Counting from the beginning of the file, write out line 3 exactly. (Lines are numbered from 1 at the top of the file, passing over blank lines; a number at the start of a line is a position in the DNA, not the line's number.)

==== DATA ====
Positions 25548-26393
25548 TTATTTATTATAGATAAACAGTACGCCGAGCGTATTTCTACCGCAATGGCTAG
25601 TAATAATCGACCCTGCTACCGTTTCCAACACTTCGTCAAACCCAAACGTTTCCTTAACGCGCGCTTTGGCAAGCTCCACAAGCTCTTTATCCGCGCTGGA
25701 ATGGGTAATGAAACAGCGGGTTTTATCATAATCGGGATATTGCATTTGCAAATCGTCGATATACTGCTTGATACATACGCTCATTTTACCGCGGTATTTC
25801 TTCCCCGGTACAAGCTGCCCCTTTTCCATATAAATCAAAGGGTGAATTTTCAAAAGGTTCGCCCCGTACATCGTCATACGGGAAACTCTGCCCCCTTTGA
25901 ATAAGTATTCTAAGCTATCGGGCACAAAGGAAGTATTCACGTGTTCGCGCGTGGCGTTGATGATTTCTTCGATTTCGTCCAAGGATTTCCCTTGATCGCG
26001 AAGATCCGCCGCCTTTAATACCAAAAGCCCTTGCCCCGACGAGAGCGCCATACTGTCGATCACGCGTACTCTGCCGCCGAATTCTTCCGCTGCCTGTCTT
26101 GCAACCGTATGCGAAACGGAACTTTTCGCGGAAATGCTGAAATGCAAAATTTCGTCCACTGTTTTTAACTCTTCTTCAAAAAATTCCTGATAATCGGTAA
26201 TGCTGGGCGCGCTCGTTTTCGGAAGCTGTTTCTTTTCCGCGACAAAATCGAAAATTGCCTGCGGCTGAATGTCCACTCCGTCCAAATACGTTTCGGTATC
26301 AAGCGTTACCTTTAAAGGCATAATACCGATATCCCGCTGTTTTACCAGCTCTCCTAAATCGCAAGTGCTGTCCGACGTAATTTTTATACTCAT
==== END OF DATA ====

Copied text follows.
25601 TAATAATCGACCCTGCTACCGTTTCCAACACTTCGTCAAACCCAAACGTTTCCTTAACGCGCGCTTTGGCAAGCTCCACAAGCTCTTTATCCGCGCTGGA